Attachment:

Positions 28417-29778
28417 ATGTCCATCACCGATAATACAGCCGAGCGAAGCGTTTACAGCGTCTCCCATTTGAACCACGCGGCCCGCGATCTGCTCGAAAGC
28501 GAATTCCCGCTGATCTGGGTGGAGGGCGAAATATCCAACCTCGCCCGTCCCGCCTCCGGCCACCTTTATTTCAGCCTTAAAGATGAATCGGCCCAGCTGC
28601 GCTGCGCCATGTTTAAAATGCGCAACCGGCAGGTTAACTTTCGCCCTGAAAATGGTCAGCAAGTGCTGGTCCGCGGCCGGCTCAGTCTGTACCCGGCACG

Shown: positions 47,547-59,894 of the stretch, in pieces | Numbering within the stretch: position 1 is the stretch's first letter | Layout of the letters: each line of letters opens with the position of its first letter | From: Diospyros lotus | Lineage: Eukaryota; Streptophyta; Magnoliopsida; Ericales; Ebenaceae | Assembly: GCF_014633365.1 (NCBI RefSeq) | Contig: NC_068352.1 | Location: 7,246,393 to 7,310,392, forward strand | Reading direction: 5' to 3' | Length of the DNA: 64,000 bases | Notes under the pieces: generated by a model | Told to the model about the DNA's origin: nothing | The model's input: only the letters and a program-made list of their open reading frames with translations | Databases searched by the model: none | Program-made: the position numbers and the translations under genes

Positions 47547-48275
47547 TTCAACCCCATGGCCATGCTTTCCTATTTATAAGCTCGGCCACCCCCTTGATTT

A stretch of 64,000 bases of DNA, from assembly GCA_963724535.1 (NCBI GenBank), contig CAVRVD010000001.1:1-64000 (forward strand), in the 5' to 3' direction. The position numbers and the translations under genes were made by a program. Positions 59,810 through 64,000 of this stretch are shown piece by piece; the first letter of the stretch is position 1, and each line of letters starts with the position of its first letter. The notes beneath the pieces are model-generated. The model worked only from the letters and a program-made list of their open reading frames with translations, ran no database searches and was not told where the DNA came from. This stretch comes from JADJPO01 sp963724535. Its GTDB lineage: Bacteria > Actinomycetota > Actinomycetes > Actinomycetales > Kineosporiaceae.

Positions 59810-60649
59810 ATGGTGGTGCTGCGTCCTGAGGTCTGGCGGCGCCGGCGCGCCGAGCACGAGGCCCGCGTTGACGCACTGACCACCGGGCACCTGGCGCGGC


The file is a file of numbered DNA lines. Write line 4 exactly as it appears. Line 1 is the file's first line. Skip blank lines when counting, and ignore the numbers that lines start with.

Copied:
28601 GCTGCGCCATGTTTAAAATGCGCAACCGGCAGGTTAACTTTCGCCCTGAAAATGGTCAGCAAGTGCTGGTCCGCGGCCGGCTCAGTCTGTACCCGGCACG